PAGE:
The benefits of drinking more water don’t stop there. Other research shows that it’s also important for health, fat loss, brain function and more (3031323334).

As always, achieving a balance is optimal. If you drink excessive amounts of fluid you may actually increase your water weight.

Simply drink when you’re thirsty and stop when you feel well-hydrated. You should also drink slightly more in hot environments or when exercising.

You can also monitor your urine color to assess hydration. It should be light yellow or fairly clear, which is a good indicator that you are well-hydrated.

MAIN POINT: Dehydration or over-hydration can lead to water retention. Make sure to drink balanced amounts of water each day.


  1. Focus on These Foods

There are several foods that you may wish to include in your diet to combat water retention.

Potassium-rich foods are often recommended, as potassium can help balance sodium levels and increase urine production, helping you drop excess water (35).

Dark green leafy vegetables, beans, bananas, avocados, tomatoes and yogurt or other dairy products are all healthy and potassium-rich.

Magnesium supplements or magnesium-rich foods are also recommended. These include dark chocolate, dark green leafy vegetables, nuts and whole grains.

The following foods and herbs are often recommended to drop water weight in alternative medicine, with some clinical evidence supporting their use:

  • Corn silk (36).
  • Horsetail (37).
  • Parsley (38).
  • Hibiscus (39).
  • Garlic(4041).
  • Fennel (42).
  • Nettle (43).

Along with trying these foods, you may also wish to limit or temporarily remove foods that cause bloating or any intolerance’s.

These include highly processed foods, foods with lots of fiber and sometimes beans and dairy.

MAIN POINT: Certain foods and herbs can act as diuretics and reduce water retention. Combine them with easily digestible foods that don’t cause bloating or intolerance.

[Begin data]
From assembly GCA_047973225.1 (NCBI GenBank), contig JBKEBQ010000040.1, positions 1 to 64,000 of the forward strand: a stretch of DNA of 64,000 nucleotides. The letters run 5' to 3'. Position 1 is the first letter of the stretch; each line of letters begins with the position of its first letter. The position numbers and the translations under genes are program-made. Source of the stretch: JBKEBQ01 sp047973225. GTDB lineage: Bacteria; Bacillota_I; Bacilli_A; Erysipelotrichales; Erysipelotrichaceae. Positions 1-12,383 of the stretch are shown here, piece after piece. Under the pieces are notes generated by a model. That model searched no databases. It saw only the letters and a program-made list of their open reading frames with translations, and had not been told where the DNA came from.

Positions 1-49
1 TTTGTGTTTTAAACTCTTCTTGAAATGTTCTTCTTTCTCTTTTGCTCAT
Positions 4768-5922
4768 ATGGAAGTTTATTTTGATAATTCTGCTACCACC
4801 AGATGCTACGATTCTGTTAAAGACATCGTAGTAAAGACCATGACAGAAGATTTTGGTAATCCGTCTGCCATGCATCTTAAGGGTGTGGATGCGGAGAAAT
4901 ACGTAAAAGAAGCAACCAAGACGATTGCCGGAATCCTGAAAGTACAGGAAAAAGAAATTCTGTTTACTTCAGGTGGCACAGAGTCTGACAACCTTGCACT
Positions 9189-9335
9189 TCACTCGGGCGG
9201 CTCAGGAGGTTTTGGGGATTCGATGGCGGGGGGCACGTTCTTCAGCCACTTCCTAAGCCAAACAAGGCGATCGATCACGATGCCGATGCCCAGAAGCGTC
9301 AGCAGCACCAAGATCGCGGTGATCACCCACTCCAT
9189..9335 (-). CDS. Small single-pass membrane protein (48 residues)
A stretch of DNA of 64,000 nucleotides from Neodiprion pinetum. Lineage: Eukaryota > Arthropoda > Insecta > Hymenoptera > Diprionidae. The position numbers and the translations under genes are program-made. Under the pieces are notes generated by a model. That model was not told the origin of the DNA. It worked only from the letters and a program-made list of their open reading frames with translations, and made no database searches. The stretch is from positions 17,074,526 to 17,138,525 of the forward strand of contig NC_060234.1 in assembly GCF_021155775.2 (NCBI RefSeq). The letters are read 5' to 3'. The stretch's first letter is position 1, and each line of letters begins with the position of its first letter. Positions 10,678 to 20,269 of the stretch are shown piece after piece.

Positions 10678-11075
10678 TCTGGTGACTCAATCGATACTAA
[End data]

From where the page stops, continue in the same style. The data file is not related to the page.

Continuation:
1. Cut Carbs

Cutting carbs is a common strategy to quickly drop excess water. Carbs are stored in the muscles and liver as glycogen, but glycogen also pulls water inside along with it.

For every gram of glycogen you store, 3–4 grams (0.11–0.14 oz) of water may be stored with it. This explains why people experience immediate weight loss when switching to a low-carb diet, which reduces glycogen stores.

Carbs also lead to a rise in the hormone insulin, which can cause an increase in sodium retention and re-absorption of water in the kidneys (4445).

Low-carb diets lead to a drop in insulin levels, which then leads to a loss of sodium and water from the kidneys.

In contrast, if you are on a low-carb diet or dieting in general, then a high-carb meal may pull excess body fluid into your muscles and increase water weight.

It may also provide a visual difference, increasing water in the muscles but helping you drop excess water under the skin (46).

Try altering your carb intake and see what works best for you.

MAIN POINT: A low-carb diet can cause a rapid decrease in water weight because of reduced glycogen stores and lower insulin levels.


  1. Take Caffeine Supplements or Drink Tea and Coffee

Tea and coffee are well-known diuretics that are primarily effective due to their high caffeine content.

Caffeine has been shown to increase short-term urine output and decrease water weight slightly (4748).